Checking the partition alignment
The alignment of a partition is a very important factor to optimize performance. With
parted, we can check two type of alignments,
optimal. In minimal mode, the program checks that the partition respects the minimum alignment value to physical blocks, while in optimal mode, it checks if the partition is aligned to a multiple of the physical block size, to provide optimal performances. The command to use to perform those checks is
(parted) align-check alignment type(min/opt) [optimal]/minimal? minimal Partition number? 1 1 aligned
Once the command is run in interactive mode, we are prompted to provide the type of alignment we want to check (optimal is used by default) and the partition number (1). In this case parted confirmed that the partition is aligned correctly.
Resizing a partition
Resizing a partition is also a very dangerous operation, especially if the partition already contains a filesystem. Be aware that when changing the size of a partition,
partedwill never adapt the filesystem to it, therefore, especially when shrinking, you must use the dedicated tools to resize the filesystem in use first. The command used to perform a partition resize is
resizepart. Our partition size currently consumes 100% of the disk; if for example, we would like to extend it to cover only 50% of the device instead, we would type:
(parted) resizepart Partition number? 1 End? [42.9GB]? 50% Warning: Shrinking a partition can cause data loss, are you sure you want to continue? Yes/No? yes
The partition now covers only half the space on the device.
Removing a partition
Removing a partition is just as easy. Obviously we should perform such an operation with the greatest amount of caution. The command to use in this case is
(parted) rm Partition number? 1
There is no prompt for confirmation, so think twice before running this command to destroy an existing partition.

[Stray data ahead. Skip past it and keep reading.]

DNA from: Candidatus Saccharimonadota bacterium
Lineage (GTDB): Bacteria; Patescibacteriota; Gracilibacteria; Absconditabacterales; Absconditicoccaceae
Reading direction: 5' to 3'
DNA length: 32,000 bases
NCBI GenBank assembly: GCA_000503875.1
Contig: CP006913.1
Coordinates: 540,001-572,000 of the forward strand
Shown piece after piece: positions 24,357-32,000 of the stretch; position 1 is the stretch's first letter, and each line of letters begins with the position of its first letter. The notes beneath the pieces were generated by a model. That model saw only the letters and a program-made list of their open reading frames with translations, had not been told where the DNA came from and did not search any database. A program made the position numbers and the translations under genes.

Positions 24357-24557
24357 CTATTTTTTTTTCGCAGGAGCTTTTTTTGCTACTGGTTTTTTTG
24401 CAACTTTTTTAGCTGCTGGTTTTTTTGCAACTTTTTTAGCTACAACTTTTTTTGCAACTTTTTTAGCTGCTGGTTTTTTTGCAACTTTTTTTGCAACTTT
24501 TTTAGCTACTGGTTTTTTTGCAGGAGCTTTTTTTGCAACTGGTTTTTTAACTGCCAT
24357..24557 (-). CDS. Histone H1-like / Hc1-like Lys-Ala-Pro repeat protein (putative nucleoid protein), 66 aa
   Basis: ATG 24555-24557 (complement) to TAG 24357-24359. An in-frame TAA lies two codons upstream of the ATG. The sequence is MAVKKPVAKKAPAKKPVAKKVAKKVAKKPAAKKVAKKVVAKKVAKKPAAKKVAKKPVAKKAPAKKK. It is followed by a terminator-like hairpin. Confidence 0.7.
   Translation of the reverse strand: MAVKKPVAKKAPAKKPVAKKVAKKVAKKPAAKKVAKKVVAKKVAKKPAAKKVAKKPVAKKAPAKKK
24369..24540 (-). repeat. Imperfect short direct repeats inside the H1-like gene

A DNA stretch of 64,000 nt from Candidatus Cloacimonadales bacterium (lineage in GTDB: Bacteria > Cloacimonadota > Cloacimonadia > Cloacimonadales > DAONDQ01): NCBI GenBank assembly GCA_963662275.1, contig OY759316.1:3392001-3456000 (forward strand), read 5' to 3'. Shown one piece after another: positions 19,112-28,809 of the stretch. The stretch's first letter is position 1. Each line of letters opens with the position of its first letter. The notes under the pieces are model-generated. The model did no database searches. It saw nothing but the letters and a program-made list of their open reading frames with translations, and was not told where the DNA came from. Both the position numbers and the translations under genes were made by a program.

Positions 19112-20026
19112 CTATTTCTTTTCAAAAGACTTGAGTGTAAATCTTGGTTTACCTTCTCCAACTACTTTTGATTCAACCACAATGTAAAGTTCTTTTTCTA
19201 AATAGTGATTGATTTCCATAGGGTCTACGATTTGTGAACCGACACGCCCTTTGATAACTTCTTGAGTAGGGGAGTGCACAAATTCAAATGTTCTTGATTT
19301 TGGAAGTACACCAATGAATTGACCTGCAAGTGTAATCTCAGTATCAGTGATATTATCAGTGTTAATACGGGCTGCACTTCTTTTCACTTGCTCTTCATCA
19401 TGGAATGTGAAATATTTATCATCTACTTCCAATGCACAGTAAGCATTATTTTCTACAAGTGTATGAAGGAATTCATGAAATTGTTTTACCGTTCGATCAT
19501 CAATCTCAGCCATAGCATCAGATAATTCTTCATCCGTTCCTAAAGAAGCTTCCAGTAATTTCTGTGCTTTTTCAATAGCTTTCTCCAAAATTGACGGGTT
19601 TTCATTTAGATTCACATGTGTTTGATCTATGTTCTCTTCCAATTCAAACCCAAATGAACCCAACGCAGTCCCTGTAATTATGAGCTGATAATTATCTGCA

- To confirm your changes before exiting
parted, use the
How to partition a drive on Linux via GUI
There are many GUI programs which can also be used to create or edit partitions for a hard disk on Linux. In this tutorial, we will focus on using
gparted, which, as the name implies, is the GUI counterpart of the command line
parted tool that we used above.
You can use the appropriate command below to install gparted with your system’s package manager.
To install gparted on Ubuntu, Debian, and Linux Mint:
$ sudo apt install gparted
To install gparted on Fedora, CentOS, AlmaLinux, and Red Hat:
$ sudo dnf install gparted
To install gparted on Arch Linux and Manjaro:
$ sudo pacman -S gparted
After it is installed, follow the steps below to use gparted to create, resize, and delete partitions:
- Get started by searching for the gparted application in your desktop envrionment’s app launcher. You will be prompted for the root password upon opening the program.
- The first thing we need to do is select the correct device that we will be working with from the upper right corner. On our test system, this would be
/dev/sdbas indicated in the screenshot below.
Create new partition
As you can see, your disk currently has no partitions. Let’s add one by going to Device > Create Partition Table.
- Next, select the type of partition you would like to create. We will by sticking with
msdosin our tutorial but feel free to pick something else. GPT is recommended for hard disks greater than 2 TB in size.
- Now that the partition table has been created, we can move forward with adding a new partition to the hard disk. This option can be found by heading to Partition > New.
- On this menu, we get to select the size of our new partition. Rather than working with exact values, feel free to use the sliders with your mouse in order to configure the size that you want. For our example, we will simply make one partition that spans the entire size of the hard disk. Click ‘Add’ when ready to proceed.
ext4is the recommended file system to use on Linux systems, unless you have a special reason to format the disk with some other kind.
- The changes are not yet written to the disk, but we can see in the preview pane the configurations that we are about to apply. Once you are ready, click on Edit > Apply All Operations.
Resize a partition
Click on Partition > Resize in order to resize the currently selected partition.
- Enter the new start and end points for your partition. Alternatively, simply use the slider to adjust the size of the partition. In this case, we will shrink our partition to about half the size.
- You can see the new changes that we have made. To finish writing them, click on Edit > Apply All Operations.
Delete a partition
To delete the partition, just select it in gparted and navigate to Partition > Delete. When done, click Edit > Apply All Operations to confirm the changes.
In this tutorial, we saw how to partition a hard drive from command line and GUI on a Linux system. Managing partitions is a dangerous task that should be performed with the utmost caution. The command line and GUI both prove as viable methods for managing partitions, especially in the case of
gparted, which are closely related tools.